Etymology
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manager (n.)

1580s, "one who directs or controls," agent noun from manage. Specific sense of "one charged with conducting a house of business or public institution" is from 1705.

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managerial (adj.)

"of or pertaining to managers or management; characteristic of a manager," 1767, see manager + -ial.

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managery (n.)

"domestic administration, the act of managing (a farm or crop)," a word now obsolete, 1630s, from manager + -y (4); or perhaps from manage + -ery.

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procurator (n.)

c. 1300, procuratour, "steward or manager of a household;" also "a provider" (late 13c. as a surname), from Old French procuratour "attorney, agent, proxy, spokesman" (13c., Modern French procurateur) and directly from Latin procurator "manager, overseer, agent, deputy," agent noun from past-participle stem of procurare "to manage, take care of" (see procure). Related: Procuracy; procuration; procuratory; procuratorial.

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economist (n.)

1580s, "household manager," from French économiste; see economy + -ist. Meaning "student of political economy" is from 1804.

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entrepreneur (n.)
1828, "manager or promoter of a theatrical production," reborrowing of French entrepreneur "one who undertakes or manages," agent noun from Old French entreprendre "undertake" (see enterprise). The word first crossed the Channel late 15c. (Middle English entreprenour) but did not stay. Meaning "business manager" is from 1852. Related: Entrepreneurship.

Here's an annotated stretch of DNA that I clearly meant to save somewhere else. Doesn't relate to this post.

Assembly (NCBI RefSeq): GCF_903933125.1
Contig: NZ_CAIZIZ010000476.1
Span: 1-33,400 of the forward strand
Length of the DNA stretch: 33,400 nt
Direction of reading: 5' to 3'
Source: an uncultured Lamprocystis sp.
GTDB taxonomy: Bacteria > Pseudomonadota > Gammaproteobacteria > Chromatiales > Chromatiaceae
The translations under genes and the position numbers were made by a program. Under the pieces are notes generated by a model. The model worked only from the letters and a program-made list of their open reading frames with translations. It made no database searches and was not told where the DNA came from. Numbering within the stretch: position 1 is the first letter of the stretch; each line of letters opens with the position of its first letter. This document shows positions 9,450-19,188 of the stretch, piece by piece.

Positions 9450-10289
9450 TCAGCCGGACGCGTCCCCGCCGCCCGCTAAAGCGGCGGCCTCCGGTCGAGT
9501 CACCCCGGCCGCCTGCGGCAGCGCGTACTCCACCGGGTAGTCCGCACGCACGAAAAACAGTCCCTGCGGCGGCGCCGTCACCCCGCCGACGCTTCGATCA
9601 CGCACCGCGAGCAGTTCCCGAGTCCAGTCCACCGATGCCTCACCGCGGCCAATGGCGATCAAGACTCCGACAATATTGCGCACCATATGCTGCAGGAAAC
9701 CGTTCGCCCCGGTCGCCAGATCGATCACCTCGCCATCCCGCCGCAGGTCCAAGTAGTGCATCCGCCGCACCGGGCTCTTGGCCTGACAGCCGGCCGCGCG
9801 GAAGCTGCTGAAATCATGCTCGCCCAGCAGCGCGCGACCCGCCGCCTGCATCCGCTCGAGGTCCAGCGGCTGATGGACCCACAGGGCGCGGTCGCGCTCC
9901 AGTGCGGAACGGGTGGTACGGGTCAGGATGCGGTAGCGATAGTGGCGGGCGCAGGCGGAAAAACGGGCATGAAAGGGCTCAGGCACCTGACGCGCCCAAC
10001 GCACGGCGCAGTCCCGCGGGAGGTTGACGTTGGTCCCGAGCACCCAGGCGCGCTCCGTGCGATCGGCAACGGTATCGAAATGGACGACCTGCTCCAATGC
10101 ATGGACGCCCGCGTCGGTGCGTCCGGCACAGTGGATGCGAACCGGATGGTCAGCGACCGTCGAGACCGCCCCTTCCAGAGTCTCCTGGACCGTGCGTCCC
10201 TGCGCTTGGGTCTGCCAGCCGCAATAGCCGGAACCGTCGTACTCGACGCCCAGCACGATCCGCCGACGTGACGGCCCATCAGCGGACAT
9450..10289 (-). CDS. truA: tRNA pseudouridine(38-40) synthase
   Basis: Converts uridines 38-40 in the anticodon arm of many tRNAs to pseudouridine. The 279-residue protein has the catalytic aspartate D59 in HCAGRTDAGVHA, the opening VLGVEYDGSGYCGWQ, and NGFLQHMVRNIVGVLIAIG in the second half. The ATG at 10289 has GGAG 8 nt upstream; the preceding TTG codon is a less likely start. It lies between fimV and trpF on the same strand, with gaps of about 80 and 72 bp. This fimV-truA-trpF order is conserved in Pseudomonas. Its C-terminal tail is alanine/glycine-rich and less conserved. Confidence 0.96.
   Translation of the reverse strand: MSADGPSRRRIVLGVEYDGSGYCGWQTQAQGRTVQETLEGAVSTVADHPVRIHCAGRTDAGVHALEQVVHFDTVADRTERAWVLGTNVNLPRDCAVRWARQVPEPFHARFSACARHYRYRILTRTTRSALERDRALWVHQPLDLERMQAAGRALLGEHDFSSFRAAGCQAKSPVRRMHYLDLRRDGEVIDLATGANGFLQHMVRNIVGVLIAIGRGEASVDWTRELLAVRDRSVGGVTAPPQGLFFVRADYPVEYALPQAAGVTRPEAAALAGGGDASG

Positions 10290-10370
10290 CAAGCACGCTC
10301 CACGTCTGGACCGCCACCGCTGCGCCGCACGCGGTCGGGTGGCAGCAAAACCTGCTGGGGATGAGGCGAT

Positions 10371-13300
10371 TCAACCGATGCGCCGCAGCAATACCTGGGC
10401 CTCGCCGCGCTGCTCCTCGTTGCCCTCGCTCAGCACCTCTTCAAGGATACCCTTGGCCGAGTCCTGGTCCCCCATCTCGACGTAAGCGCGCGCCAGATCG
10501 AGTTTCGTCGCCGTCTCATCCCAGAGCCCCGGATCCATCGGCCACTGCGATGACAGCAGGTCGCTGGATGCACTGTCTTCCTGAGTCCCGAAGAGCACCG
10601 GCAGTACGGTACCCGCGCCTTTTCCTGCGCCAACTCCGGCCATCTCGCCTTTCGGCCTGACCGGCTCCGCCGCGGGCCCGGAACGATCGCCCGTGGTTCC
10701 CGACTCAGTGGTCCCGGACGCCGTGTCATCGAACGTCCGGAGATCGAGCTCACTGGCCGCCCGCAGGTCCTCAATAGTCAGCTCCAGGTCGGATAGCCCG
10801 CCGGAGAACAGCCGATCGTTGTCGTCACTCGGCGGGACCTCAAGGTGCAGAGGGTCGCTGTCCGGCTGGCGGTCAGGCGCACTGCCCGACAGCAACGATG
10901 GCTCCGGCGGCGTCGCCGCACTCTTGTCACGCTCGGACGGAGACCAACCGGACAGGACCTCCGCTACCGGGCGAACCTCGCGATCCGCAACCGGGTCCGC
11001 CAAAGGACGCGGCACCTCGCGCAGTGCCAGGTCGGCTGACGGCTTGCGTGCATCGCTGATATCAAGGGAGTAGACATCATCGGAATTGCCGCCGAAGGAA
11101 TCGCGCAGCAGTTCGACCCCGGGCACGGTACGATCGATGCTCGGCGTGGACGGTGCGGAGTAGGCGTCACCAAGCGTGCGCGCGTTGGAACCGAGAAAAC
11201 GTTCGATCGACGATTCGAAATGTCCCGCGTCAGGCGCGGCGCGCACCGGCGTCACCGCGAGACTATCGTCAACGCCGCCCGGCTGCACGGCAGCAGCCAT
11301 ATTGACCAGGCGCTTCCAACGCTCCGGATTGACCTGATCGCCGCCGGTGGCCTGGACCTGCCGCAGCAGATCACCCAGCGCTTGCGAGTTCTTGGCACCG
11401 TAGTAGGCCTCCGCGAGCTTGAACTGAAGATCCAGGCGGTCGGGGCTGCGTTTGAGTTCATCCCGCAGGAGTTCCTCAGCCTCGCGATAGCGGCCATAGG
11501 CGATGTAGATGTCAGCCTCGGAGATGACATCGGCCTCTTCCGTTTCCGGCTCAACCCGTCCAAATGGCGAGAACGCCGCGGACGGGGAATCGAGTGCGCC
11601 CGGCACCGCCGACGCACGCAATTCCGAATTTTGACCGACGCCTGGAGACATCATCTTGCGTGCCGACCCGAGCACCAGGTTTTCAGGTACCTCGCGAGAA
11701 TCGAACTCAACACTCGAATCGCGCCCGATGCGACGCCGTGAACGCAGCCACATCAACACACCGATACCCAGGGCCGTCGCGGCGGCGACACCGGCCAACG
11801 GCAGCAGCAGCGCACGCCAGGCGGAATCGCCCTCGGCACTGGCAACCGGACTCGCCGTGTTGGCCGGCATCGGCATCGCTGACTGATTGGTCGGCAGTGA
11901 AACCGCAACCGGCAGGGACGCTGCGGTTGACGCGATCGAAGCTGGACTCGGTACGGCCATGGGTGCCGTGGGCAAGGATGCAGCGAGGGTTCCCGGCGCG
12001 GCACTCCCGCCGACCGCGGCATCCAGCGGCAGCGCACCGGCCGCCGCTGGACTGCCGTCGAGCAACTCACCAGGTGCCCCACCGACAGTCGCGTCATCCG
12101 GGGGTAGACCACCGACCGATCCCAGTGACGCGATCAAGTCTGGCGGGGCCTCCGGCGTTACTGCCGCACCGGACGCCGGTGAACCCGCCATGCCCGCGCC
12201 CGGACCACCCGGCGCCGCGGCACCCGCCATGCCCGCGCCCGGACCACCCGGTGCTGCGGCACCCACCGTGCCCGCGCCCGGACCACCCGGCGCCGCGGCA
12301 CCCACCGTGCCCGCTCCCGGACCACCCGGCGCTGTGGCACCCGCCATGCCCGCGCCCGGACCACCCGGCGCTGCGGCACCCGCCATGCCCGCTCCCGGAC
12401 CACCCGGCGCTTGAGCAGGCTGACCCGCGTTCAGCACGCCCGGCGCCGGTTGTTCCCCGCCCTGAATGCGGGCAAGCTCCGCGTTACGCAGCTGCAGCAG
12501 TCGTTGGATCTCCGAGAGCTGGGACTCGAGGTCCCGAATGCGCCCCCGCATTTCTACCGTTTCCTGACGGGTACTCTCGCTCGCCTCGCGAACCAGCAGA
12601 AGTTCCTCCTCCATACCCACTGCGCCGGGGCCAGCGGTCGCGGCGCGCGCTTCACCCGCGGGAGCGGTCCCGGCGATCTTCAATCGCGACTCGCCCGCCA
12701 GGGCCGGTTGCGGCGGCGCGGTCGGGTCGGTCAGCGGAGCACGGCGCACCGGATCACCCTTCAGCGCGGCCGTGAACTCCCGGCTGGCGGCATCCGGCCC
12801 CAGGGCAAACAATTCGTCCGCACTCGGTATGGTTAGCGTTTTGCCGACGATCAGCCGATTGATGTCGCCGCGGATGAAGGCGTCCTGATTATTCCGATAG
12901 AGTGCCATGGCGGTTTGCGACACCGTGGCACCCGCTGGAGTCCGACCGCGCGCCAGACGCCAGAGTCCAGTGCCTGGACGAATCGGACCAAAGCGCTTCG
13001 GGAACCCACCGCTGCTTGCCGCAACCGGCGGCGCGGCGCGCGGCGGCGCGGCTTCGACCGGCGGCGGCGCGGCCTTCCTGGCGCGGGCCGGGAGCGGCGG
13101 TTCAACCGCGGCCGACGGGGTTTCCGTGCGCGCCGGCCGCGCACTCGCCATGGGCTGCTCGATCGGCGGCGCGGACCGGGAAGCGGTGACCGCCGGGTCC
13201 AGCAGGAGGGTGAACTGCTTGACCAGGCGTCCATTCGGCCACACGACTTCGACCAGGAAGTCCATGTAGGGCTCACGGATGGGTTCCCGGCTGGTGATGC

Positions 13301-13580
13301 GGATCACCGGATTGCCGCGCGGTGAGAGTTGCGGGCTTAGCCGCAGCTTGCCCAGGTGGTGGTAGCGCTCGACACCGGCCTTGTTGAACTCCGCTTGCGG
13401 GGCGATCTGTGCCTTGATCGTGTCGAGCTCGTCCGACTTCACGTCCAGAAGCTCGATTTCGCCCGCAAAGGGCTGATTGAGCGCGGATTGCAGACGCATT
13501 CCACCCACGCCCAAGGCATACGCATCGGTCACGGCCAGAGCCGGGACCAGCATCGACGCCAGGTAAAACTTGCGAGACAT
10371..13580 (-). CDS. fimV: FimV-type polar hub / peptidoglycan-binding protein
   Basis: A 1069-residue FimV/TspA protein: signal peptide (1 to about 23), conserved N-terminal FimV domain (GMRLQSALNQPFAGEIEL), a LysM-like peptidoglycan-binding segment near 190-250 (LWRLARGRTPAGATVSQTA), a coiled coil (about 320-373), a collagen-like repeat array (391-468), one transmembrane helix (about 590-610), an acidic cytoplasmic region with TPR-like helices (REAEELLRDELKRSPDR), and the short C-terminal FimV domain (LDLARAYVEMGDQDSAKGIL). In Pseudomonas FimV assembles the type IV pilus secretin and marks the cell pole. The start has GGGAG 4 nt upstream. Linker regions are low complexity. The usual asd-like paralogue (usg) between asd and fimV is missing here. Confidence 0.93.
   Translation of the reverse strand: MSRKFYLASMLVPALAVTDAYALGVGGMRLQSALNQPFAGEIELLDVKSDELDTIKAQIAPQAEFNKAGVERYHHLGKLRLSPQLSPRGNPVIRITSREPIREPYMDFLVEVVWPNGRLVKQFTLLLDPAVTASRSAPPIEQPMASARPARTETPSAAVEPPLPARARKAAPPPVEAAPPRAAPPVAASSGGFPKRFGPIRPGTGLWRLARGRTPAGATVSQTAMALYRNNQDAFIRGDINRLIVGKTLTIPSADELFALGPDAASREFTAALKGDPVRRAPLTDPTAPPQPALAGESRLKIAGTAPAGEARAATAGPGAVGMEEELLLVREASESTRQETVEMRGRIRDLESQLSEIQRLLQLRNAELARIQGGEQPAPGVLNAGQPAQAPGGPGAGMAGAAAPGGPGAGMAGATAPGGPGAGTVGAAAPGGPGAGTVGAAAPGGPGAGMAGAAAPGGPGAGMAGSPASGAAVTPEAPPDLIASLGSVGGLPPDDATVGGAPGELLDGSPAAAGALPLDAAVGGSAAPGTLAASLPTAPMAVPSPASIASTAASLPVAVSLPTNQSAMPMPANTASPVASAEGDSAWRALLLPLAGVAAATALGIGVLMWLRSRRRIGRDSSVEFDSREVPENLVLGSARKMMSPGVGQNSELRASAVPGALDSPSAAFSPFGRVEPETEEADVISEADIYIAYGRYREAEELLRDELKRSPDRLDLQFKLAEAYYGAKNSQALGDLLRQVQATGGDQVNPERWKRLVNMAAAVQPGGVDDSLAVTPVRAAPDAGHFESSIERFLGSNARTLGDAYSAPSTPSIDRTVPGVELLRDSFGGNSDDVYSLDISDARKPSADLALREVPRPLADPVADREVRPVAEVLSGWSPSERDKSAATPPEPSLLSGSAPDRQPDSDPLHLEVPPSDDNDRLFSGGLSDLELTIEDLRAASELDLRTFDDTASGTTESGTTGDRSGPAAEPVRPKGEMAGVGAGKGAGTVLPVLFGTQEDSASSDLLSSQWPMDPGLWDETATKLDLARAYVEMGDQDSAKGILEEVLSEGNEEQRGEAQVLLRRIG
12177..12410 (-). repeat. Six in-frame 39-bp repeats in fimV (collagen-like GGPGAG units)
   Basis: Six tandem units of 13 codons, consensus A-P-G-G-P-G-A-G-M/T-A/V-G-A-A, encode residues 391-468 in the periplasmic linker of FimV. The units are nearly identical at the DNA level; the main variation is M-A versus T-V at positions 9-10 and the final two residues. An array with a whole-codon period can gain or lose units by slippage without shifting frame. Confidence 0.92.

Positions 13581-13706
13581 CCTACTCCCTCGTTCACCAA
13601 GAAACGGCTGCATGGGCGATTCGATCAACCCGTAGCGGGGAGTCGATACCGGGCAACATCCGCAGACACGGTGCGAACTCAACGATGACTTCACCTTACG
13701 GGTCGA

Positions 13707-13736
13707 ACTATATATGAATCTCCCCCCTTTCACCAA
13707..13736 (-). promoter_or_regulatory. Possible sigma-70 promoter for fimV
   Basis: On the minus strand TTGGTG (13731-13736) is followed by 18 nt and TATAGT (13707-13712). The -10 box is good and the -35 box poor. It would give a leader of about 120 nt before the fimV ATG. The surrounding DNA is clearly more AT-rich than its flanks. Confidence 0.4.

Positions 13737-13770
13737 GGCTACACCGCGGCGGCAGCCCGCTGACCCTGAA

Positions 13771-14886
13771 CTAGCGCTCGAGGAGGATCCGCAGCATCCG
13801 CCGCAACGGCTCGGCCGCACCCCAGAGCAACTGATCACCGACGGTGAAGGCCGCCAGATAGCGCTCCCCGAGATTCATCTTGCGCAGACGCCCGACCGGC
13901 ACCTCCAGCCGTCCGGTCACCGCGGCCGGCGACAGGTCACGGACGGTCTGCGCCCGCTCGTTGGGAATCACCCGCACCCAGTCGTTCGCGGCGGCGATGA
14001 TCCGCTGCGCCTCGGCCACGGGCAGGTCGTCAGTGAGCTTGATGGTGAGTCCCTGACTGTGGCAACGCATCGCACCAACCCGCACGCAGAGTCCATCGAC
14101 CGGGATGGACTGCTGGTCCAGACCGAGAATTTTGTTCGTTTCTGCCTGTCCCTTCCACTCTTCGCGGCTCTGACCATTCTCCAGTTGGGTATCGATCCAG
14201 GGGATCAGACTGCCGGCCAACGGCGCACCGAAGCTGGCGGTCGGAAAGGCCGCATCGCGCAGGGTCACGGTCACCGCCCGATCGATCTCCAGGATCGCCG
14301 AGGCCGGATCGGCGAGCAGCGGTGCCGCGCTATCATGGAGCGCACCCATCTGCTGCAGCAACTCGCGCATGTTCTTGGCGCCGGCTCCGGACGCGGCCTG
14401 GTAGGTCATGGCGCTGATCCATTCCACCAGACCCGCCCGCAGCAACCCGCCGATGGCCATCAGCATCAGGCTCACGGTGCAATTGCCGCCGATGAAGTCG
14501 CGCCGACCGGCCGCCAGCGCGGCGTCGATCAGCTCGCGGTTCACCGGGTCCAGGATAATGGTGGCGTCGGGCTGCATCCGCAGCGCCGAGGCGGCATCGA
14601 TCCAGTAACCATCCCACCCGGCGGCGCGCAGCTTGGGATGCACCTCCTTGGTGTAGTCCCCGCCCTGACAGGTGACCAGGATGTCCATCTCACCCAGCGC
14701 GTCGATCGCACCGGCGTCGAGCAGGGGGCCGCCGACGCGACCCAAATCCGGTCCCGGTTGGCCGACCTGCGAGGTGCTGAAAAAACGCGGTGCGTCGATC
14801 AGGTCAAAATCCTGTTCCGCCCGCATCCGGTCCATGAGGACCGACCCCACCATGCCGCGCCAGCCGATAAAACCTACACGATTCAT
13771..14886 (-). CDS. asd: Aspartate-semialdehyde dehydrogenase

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proctor (n.)

"one employed to manage the affairs of another," late 14c., contraction of procurator (c. 1300) "steward or manager of a household;" also "a provider" (see procurator). From late 14c. as "one who acts or speaks for another; spokesman, advocate;" early 15c. as "business manager or financial administrator of a church, college, holy order, etc." Related: Proctorial; proctorship.

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boss (v.1)
"be master or manager of, to order and direct as a boss," 1856, from boss (n.1). Related: Bossed; bossing.
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wharfinger (n.)
"operator or manager of a wharf," 1550s, from wharfage "provision or accommodation at wharves" (mid-15c.), from wharf + agent noun suffix -er (1) + unetymological -n- as in messenger.
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maitre d'hotel 

1530s, "head domestic, master or superintendent of the table in a mansion," from French maître d'hôtel, literally "house-master," from Old French maistre "master; skilled worker, educator" (12c.), from Latin magistrum (see magistrate). Sense of "hotel manager, manager of a dining room" is from 1890. Shortened form maître d' is attested from 1942; simple maitre in this sense is from 1899.

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